George Zimmerman, the man who shot and killed 17-year-old Trayvon Martin, is unsurprisingly in the news again. It seems he just can’t get his act together. This time he’s accused of throwing a wine bottle at his girlfriend – who has described him as a “psychopath” – and smashing her cell phone, which earned him an aggravated assault charge. Zimmerman, who appeared in handcuffs and a blue prison uniform during his arraignment, was released on $5,000 bond.
This isn’t Zimmerman’s first brush with the law since his July 2013 acquittal on second degree murder charges. In fact, menacing with firearms and bouts of domestic violence are recurring themes in Zimmerman’s checkered history. Shortly after the July 2013 trial, for instance, Zimmerman’s now ex-wife Shellie made a panicked phone call to police alleging that Zimmerman had threatened her with a firearm, smashed her iPad and punched her father in the face. “He’s in his car and he continually has his hand on his gun and he keeps saying, ‘Step closer’ —he’s just threatening all of us with his firearm and he’s going to shoot us,” Shellie Zimmerman frantically told a 911 dispatcher before police arrived at the scene. A weapon was never recovered in this case, but 911 audio demonstrates a sincere belief on the part of Shellie Zimmerman that her estranged husband had a gun in his possession and that her life was in danger.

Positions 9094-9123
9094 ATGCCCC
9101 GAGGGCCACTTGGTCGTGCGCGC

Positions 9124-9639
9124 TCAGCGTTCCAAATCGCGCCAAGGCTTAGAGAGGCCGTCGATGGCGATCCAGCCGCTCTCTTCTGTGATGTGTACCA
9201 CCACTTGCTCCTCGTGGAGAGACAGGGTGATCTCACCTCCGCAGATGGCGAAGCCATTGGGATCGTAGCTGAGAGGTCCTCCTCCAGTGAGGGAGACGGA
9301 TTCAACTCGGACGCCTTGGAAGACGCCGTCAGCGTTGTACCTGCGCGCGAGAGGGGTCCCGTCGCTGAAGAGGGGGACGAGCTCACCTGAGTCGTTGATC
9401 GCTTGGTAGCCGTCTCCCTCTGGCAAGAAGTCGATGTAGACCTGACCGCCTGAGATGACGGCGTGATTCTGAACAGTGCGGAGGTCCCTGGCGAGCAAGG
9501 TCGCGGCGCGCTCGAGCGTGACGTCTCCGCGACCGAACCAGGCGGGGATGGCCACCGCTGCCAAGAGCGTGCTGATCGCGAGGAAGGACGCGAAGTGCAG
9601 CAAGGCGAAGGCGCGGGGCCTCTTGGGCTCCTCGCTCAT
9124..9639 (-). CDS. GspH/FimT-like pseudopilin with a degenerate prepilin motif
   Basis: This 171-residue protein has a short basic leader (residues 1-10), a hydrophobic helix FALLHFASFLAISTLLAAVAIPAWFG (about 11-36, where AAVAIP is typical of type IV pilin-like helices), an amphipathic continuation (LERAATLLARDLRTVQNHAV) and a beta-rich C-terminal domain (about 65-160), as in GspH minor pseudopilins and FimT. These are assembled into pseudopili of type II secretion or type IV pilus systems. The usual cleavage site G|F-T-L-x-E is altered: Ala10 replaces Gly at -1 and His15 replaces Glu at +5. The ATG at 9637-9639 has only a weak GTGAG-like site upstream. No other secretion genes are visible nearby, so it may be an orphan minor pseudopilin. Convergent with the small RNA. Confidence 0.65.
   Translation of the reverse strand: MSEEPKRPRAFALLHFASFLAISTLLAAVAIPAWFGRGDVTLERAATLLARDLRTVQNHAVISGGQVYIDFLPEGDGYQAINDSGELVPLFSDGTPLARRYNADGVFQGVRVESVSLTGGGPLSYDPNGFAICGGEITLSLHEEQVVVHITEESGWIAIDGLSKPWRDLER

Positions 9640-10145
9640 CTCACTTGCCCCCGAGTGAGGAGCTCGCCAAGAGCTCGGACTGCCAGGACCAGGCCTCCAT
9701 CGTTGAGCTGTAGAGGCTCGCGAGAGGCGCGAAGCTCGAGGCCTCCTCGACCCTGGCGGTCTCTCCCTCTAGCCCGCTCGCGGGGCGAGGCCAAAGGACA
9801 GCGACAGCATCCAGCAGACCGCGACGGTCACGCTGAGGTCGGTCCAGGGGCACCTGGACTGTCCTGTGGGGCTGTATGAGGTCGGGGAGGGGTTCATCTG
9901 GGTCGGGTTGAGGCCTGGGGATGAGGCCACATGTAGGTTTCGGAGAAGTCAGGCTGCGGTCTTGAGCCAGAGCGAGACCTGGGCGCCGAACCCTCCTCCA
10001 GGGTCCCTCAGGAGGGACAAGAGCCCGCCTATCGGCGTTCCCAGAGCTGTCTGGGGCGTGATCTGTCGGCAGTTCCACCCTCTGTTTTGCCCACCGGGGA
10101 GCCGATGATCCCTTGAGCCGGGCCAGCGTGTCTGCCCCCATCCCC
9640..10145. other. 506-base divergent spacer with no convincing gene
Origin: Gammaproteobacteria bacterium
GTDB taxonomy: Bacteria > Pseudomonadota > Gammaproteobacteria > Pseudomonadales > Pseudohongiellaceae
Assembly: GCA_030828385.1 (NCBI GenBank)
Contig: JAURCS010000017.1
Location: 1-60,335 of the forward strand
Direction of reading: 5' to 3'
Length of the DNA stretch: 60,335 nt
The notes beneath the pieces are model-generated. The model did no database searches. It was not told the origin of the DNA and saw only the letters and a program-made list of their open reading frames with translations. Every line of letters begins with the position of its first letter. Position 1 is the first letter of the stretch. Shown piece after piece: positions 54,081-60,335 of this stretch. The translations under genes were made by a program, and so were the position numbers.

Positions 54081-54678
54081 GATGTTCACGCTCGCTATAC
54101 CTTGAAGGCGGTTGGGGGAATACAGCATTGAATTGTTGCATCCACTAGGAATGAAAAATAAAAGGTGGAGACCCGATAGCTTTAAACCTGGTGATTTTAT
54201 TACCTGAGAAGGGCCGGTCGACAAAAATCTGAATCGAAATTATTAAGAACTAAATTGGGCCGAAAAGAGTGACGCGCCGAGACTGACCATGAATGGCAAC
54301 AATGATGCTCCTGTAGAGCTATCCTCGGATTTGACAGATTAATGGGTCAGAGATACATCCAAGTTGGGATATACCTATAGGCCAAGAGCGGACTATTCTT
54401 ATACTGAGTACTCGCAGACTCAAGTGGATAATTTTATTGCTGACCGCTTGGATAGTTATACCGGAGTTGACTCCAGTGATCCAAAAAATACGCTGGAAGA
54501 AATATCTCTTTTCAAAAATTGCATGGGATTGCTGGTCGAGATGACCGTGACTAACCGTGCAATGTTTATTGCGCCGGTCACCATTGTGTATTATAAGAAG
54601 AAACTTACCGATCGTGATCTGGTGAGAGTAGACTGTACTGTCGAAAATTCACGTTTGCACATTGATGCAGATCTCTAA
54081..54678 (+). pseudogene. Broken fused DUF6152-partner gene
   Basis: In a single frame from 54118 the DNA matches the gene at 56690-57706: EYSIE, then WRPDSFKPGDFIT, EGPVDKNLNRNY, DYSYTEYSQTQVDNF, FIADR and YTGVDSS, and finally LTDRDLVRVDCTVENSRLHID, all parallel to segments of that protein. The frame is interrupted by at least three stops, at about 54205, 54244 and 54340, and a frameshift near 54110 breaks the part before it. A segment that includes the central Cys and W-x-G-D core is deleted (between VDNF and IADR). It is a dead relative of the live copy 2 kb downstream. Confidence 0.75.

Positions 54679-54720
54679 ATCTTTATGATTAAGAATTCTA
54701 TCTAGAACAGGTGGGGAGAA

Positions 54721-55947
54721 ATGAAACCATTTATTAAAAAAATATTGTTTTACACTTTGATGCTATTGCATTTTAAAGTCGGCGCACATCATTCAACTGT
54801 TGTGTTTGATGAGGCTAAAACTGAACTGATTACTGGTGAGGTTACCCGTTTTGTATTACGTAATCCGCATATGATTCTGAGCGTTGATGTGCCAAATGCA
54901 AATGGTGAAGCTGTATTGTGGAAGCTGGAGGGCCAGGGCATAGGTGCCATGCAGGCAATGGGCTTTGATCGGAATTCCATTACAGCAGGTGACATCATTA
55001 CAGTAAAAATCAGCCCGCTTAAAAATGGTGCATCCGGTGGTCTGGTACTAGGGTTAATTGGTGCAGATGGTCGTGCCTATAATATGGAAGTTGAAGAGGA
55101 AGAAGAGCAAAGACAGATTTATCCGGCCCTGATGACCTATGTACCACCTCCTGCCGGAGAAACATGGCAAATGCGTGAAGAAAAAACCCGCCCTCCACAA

A few months after the altercation with his ex-wife, Zimmerman was also accused by another girlfriend, Samantha Scheibe, of threatening her with a shotgun and engaging in a destructive tirade which ended in Zimmerman barricading himself in Scheibe’s home. Scheibe told police that Zimmerman had broken some of her belongings and then pushed her outside of the residence, locking the door. Yet another girlfriend, former fiancé Veronica Zuazo, filed for and was granted a restraining order against Zimmerman in 2005 over domestic violence allegations. Zimmerman cross-claimed with his own accusations of domestic violence and was granted a restraining order against Zuazo.
In September 2014, Zimmerman was again in the news over a road rage incident in which he allegedly followed another motorist and harassed him while both were driving. The alarmed driver pulled off the road to call 911, telling the dispatcher that Zimmerman had threatened to shoot him. According to the other driver, whose identity was not released to the public, Zimmerman fled before police arrived. A few days later, the same driver made another call to police alleging that he saw Zimmerman in his truck outside his place of work.
Criminal charges in the above cases were either dropped or never filed, but they do give a strong indication of the real character of George Zimmerman. The latest altercation coupled with the previous incidents paint a portrait of a troubled man with, to say the least, some serious anger management issues. While this does not render him a murderer, it certainly does chip away at his credibility. And since there were only two antagonists in the Trayvon Martin shooting case, one of whom is dead, credibility is a central issue.